Formerly a trademark for a resilient, washable floor covering material. Linoleum was invented in 1860 by Frederick Walton and produced in England from 1864. It is made by pressing a mixture of oxidized linseed oil, pine rosin, kauri gum, powdered cork (or wood flour) and pigment onto a burlap or canvas backing. Four basic types of linoleum were made: 1) plain, 2) jaspe, 3) inlaid and 4) printed. Linoleum was a common floor covering from the 1860s to the 1940s. Currently, the name linoleum is commonly used for a variety of other sheet type floor coverings made from synthetic resins, such as vinyl.
See also vinyl tile.
Synonyms and Related Terms
"Linoleum (Deut., Fr., Ned., Pol., Sven.); linóleo (Port.); Congoleum; Linotile; Sealex; Walton; Armstrong;
Alkalis soften linseed oil and will deteriorate surface.
Hazards and Safety
Printed linoleum is not washable. It was designed to be lacquered then cleaned with a dust cloth. Flammable.
Bonnie Wehle Parks Snyder, "Linoleum", in Twentieth-Century Building Materials, T. Jester (ed.), McGraw-Hill: New York, 1995.
Sources Checked for Data in Record
- Dictionary of Building Preservation, Ward Bucher, ed., John Wiley & Sons, Inc., New York City, 1996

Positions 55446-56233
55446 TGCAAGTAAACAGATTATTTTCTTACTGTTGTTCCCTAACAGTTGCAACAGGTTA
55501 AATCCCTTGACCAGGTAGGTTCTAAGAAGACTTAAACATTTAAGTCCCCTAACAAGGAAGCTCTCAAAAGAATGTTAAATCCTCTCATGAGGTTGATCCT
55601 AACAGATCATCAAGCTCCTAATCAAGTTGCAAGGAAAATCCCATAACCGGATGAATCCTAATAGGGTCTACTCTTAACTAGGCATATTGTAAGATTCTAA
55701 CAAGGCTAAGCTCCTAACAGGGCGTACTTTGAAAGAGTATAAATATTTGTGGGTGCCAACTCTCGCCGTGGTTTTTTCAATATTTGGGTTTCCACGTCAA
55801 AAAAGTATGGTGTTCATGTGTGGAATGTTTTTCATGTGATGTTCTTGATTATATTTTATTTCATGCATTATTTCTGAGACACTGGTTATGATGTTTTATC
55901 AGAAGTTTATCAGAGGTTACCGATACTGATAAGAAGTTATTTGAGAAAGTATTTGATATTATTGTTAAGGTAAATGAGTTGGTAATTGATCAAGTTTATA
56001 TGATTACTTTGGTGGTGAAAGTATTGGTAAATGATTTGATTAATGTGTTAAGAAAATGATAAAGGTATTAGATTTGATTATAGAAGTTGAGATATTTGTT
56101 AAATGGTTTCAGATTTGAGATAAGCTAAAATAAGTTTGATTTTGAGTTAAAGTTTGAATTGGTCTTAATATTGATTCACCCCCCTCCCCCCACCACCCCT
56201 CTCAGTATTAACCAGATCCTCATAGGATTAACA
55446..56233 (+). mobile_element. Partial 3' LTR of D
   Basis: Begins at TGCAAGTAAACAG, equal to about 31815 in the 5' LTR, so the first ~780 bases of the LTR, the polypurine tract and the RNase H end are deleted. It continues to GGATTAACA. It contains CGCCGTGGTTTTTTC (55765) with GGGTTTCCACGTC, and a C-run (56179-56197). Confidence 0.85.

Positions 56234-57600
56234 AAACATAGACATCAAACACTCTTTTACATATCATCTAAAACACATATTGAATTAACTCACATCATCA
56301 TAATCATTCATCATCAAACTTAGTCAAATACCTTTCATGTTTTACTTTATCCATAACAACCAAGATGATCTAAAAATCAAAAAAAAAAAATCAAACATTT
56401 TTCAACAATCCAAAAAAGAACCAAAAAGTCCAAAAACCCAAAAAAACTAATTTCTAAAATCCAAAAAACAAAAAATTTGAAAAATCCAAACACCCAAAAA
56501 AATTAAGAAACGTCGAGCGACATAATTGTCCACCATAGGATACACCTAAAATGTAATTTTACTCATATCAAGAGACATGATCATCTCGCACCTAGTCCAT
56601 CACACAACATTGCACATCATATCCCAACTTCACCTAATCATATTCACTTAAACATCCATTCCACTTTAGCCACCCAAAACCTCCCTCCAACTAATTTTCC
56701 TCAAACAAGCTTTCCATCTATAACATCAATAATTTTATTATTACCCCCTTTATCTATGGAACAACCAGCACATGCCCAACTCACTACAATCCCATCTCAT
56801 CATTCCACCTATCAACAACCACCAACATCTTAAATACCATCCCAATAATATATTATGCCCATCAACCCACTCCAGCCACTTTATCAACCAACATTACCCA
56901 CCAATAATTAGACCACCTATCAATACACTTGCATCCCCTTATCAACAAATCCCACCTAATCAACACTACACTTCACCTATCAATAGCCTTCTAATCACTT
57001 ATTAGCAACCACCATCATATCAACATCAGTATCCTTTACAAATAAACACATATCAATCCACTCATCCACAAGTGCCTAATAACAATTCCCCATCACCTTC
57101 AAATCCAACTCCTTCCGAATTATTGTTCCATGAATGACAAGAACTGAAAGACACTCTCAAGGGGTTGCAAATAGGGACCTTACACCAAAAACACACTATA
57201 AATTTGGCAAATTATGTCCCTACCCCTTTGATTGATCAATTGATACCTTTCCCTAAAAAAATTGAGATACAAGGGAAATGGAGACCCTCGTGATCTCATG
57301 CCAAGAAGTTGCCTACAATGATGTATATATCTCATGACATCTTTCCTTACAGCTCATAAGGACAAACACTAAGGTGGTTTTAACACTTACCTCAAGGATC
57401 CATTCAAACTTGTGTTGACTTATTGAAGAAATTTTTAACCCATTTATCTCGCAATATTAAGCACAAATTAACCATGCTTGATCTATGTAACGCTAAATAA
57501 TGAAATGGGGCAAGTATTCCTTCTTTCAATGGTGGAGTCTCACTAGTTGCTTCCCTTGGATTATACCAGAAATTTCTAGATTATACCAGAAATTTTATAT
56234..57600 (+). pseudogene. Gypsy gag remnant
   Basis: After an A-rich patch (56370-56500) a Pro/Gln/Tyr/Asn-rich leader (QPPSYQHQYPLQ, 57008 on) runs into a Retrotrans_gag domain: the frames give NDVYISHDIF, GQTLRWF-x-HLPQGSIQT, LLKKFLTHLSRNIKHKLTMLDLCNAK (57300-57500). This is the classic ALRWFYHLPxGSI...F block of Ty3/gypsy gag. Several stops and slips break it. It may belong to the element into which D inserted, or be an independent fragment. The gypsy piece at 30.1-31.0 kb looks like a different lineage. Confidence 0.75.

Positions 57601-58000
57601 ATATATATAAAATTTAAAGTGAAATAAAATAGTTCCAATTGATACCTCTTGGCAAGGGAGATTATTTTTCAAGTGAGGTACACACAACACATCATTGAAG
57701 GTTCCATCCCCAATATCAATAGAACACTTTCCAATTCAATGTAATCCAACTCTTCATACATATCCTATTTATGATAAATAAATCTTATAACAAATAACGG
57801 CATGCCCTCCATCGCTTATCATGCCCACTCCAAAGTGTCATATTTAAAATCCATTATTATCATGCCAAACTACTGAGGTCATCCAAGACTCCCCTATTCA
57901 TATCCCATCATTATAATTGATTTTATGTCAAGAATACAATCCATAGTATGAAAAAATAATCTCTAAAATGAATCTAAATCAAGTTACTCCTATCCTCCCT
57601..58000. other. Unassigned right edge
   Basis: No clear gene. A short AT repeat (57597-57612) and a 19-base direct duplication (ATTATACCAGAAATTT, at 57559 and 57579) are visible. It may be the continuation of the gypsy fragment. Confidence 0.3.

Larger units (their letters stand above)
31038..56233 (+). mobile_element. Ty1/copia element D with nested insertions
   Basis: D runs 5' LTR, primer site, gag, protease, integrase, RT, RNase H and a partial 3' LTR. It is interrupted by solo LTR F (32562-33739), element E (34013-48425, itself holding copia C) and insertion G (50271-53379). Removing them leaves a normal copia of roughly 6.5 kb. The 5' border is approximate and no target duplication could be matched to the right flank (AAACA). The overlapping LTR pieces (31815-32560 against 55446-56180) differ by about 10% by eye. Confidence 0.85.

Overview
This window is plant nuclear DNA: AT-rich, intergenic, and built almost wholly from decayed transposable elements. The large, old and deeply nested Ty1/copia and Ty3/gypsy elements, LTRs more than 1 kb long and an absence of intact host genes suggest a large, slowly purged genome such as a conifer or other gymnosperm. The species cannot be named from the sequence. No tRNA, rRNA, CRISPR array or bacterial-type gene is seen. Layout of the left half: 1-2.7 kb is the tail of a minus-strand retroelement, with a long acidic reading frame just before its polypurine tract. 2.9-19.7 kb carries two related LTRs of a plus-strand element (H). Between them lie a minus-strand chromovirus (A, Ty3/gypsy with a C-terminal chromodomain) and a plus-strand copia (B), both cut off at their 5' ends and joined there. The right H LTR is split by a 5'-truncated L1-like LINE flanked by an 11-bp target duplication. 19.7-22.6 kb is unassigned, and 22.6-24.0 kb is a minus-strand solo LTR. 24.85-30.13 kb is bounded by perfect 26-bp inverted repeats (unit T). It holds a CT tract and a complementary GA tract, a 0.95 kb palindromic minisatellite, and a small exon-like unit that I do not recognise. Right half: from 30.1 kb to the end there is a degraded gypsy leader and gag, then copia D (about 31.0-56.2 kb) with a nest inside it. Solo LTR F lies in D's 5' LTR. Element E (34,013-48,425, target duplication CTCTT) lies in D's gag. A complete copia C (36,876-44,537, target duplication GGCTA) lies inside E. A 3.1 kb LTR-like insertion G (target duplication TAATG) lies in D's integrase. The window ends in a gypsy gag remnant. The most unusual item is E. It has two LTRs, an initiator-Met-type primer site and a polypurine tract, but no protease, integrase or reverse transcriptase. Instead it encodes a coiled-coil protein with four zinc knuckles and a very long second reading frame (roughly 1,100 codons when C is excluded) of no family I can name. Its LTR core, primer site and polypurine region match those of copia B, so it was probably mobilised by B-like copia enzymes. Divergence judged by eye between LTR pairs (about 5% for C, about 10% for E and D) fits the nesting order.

- Pam Hatchfield, Pollutants in the Museum Environment, Archetype Press, London, 2002 Comment: patented in 1863
- Thomas C. Jester (ed.), Twentieth-Century Building Materials, McGraw-Hill Companies, Washington DC, 1995
- Wikipedia, the free encyclopedia, at http://www.wikipedia.com Comment: http://en.wikipedia.org/wiki/Linoleum (Accessed Feb. 10, 2006) invented 1860 ... patented 1860 by Frederick Walton
- John S. Mills, Raymond White, The Organic Chemistry of Museum Objects, Butterworth Heineman, London, 2nd ed., 1994
- Website address 1 Comment: Material Explorer at www.materialexplorer.com - first made in 1860 by Frederik Walton
- G.S.Brady, Materials Handbook, McGraw-Hill Book Co., New York, 1971 Comment: p. 456
- Random House, Webster's Encyclopedic Unabridged Dictionary of the English Language, Grammercy Book, New York, 1997
- The American Heritage Dictionary or Encarta, via Microsoft Bookshelf 98, Microsoft Corp., 1998
- Thomas Gregory, The Condensed Chemical Dictionary, Reinhold Publishing, New York, 3rd ed., 1942
- CRC Handbook of Chemistry and Physics, Robert Weast (ed.), CRC Press, Boca Raton, Florida, v. 61, 1980 Comment: density=1.18